Except I did it with my feet because I can’t get any machinery onto most of this land and because the ponds here are small. And I didn’t do it too much to make a complete seal because the water needs to percolate through the terrace to the poço beneath it to keep the neighbouring quinta’s water supply running.

  4. Erik November 7, 2015

    Thank you so much for answering so fast and thanks for the video. Now it’s a bit clearer. I understand him well.

    When you create a pond in the futue – maybe you could record that on video. It would be helpful for generations of permaculture farmers to come ;-)

    1) When you work on your pond mixing and treading the soil as Holzer explained – do you only do that in the middle of the pond where the pond has got its DEEPEST SPOT or do you also mix and tread the soil at the EDGES?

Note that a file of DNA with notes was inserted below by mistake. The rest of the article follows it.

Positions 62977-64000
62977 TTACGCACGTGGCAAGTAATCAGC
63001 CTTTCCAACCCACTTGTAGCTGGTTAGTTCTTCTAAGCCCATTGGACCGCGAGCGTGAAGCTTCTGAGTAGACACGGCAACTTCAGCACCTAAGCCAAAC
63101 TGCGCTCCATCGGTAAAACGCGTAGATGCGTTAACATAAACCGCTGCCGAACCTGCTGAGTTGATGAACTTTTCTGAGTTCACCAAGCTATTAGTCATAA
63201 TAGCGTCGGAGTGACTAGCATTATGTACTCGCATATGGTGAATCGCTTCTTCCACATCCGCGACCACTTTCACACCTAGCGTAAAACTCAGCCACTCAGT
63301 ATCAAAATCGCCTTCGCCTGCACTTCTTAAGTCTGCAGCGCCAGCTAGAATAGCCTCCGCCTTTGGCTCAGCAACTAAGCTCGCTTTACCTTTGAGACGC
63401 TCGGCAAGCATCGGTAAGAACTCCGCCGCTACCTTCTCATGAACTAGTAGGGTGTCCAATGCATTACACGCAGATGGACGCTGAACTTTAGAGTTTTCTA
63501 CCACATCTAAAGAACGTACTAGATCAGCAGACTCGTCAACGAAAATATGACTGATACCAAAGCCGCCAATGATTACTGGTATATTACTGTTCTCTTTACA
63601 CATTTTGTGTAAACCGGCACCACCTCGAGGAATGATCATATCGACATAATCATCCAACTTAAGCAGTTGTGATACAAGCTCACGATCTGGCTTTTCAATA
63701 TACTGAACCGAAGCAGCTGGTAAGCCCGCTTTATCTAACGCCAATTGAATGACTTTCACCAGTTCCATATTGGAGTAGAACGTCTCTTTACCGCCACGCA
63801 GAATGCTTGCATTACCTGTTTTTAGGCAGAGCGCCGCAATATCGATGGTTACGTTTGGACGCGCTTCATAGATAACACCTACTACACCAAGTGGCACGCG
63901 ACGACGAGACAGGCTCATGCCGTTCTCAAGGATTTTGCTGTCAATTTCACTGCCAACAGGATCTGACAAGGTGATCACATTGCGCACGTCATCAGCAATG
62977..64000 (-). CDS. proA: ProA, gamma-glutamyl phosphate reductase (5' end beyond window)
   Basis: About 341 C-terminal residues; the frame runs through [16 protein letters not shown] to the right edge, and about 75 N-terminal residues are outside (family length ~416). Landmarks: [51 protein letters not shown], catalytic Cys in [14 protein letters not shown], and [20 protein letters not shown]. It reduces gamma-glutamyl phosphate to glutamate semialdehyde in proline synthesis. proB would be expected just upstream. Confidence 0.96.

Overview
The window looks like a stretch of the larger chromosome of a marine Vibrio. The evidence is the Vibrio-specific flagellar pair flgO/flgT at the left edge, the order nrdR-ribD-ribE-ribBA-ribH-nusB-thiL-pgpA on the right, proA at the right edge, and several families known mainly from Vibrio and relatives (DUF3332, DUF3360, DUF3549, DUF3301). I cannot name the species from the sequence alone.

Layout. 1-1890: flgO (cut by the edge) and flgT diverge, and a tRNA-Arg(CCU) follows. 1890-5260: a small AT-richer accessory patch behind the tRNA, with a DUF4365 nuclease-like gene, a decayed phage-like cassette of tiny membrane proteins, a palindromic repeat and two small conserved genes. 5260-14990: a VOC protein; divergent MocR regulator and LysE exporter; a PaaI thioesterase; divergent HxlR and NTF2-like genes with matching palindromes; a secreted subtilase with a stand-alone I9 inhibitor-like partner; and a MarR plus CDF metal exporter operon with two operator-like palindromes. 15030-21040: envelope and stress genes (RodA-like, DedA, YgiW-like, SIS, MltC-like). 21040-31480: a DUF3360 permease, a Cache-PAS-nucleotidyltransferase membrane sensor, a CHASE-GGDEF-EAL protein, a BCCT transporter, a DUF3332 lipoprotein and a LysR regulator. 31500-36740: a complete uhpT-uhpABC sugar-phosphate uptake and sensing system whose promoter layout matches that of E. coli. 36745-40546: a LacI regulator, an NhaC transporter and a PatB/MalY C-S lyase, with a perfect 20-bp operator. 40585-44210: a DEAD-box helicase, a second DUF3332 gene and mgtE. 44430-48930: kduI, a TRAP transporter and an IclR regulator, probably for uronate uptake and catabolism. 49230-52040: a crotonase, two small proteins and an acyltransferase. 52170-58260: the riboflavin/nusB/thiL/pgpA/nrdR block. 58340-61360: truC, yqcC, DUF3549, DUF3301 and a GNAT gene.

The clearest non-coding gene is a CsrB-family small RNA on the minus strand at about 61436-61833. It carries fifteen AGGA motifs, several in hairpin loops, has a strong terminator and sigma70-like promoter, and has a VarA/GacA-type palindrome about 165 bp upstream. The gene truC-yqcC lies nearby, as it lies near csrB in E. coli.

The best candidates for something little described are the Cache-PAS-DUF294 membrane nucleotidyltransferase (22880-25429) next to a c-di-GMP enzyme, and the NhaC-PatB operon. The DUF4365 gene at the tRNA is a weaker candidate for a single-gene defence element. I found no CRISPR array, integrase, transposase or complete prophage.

2) When you do it with your feet – do you mix the clay and soil beforehand in a bucket or do you mix it in the pond with your feed?

    3) When you want your ponds to perculate – is there a permanent influx of water in order to keep the water level constant? (I suppose perculating water reduces the water level of your pond)

    Thanks again and all the best


  5. Quinta do Vale November 7, 2015 — Post author